Pilbara Minerals vaults 30% on Chinese offtake deal
Australian lithium explorer Pilbara Minerals (ASX:PLS) took a big step today towards its goal of becoming a low-cost lithium producer, by completing offtake arrangements for its flagship Pilgangoora project in the Pilbara region of Western Australia.
Investors were clearly pleased with the deal, bidding up the stock 30% to 44 cents a share, after a trading halt on Friday.
The Perth-based company secured a long-term offtake agreement with Jiangxi Genfeng Lithium Co Ltd, for the first and second stages of the operation. In the first 2 million tonnes per annum (tpa) stage Genfeng, worth US$4.6 billion on the Shenzhen Stock Exchange, will take 100% of the lithium produced, and half of the production in the second stage, which would ramp up to 4Mtpa.
Genfeng also committed to buy 160,000 tonnes per year of chemical-grade spodumene concentrate over 10 years, with an option to extend up to another decade. The Chinese lithium producer, one of the country's largest at around 30,000 tpa lithium carbonate-equivalent, said it will invest at least US$20 million to complete Phase 1 of the project.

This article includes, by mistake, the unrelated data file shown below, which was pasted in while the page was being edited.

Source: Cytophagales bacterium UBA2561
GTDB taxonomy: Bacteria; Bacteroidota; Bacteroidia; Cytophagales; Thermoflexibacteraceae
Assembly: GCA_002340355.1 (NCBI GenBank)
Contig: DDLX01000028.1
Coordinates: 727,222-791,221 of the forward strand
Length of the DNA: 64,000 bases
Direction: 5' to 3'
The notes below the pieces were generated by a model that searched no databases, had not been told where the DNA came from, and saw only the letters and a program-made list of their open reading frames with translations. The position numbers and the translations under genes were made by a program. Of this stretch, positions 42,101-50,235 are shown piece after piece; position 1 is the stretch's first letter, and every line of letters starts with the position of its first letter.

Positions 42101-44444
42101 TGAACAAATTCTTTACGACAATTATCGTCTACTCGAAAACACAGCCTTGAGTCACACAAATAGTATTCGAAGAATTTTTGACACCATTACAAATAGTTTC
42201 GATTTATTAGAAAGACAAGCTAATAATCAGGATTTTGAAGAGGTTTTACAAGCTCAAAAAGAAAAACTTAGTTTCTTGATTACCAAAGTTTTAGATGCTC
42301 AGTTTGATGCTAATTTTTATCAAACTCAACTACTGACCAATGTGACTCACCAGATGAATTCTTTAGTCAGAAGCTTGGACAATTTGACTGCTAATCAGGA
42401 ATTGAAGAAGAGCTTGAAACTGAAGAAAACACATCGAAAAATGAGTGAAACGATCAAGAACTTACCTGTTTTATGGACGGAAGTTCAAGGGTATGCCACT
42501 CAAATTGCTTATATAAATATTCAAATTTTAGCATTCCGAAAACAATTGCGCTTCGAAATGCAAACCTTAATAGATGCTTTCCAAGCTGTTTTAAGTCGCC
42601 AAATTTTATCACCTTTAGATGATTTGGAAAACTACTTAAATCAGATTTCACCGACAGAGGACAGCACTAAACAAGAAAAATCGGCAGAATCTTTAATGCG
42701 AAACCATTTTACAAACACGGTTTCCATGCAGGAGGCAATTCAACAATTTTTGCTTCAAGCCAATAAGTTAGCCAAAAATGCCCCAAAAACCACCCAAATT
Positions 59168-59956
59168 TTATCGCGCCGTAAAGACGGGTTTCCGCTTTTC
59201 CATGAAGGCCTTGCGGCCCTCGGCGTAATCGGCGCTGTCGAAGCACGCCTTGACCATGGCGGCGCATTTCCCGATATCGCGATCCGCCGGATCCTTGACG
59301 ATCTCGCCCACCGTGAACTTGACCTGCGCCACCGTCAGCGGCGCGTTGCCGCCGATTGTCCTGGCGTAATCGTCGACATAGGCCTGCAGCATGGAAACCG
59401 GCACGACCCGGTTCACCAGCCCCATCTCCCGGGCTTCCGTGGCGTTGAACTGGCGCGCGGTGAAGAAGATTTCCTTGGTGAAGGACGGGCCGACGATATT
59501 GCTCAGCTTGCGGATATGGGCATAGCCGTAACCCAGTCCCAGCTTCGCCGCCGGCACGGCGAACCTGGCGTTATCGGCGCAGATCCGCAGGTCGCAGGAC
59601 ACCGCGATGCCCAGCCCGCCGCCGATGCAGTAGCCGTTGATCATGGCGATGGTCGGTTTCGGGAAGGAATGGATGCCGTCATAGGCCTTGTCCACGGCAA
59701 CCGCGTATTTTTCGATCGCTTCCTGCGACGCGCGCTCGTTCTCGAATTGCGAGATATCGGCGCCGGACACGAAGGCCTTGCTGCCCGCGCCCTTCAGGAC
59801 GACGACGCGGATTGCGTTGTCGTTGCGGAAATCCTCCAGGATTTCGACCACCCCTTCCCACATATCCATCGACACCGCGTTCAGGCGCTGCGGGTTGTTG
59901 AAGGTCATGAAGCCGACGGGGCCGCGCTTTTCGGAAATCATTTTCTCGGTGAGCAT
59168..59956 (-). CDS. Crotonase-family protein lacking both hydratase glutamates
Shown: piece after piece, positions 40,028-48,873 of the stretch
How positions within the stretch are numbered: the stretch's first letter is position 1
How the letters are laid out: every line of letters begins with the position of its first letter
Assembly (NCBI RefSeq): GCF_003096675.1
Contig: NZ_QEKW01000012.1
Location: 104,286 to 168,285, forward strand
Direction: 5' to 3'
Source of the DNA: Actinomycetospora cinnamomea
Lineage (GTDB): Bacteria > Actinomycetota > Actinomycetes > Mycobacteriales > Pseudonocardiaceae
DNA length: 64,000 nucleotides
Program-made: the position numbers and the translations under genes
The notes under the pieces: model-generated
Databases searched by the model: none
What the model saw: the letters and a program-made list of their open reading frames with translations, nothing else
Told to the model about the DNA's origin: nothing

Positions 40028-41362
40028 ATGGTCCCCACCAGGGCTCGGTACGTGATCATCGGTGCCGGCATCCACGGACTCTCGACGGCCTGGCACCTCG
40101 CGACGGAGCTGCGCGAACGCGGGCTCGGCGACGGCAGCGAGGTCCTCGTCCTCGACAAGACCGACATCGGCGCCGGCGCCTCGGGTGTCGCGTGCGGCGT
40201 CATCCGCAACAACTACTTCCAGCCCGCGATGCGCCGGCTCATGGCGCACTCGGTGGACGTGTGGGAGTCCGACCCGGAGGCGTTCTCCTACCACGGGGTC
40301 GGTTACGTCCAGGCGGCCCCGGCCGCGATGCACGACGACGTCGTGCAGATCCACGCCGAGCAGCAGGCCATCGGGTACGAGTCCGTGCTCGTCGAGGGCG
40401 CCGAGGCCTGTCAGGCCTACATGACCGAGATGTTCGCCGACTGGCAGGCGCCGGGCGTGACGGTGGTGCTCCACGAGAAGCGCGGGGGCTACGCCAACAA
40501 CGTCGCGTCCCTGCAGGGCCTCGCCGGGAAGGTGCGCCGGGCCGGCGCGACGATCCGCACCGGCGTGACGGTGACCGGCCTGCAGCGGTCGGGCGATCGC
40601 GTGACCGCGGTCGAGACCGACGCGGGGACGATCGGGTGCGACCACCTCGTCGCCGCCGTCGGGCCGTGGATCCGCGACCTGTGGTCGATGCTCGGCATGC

Coupled with a 2016 commitment by General Lithium to lock in for 140,000 tonnes per annum, the May 2 announcement means Pilbara now has binding agreements for the entire first stage of production.
Located 120 kilometres from Port Hedland, Pilbara claims its Pilgangoora Lithium-Tantalum Project is is one of the largest new lithium ore (spodumene) deposits in the world.
The most recent mineral resource update, published in July 2016 and incorporating the results of in-fill drilling, comprises a measured, indicated and inferred resource of 128.6 million tonnes grading 1.22% Li2O (spodumene) and 138ppm Ta2O5(tantalum) containing 1.57 million tonnes of lithium oxide and 39 million pounds of Ta2O5.
A definitive feasibility study of the hard-rock deposit mine was completed in September 2016.
The company is targeting commissioning for the end of 2017; the minelife is estimated at 36 years.
Lithium is used to make rechargeable lithium-ion batteries, which weight about 75% less than lead acid batteries, making them ideal for electric cars and bicycles.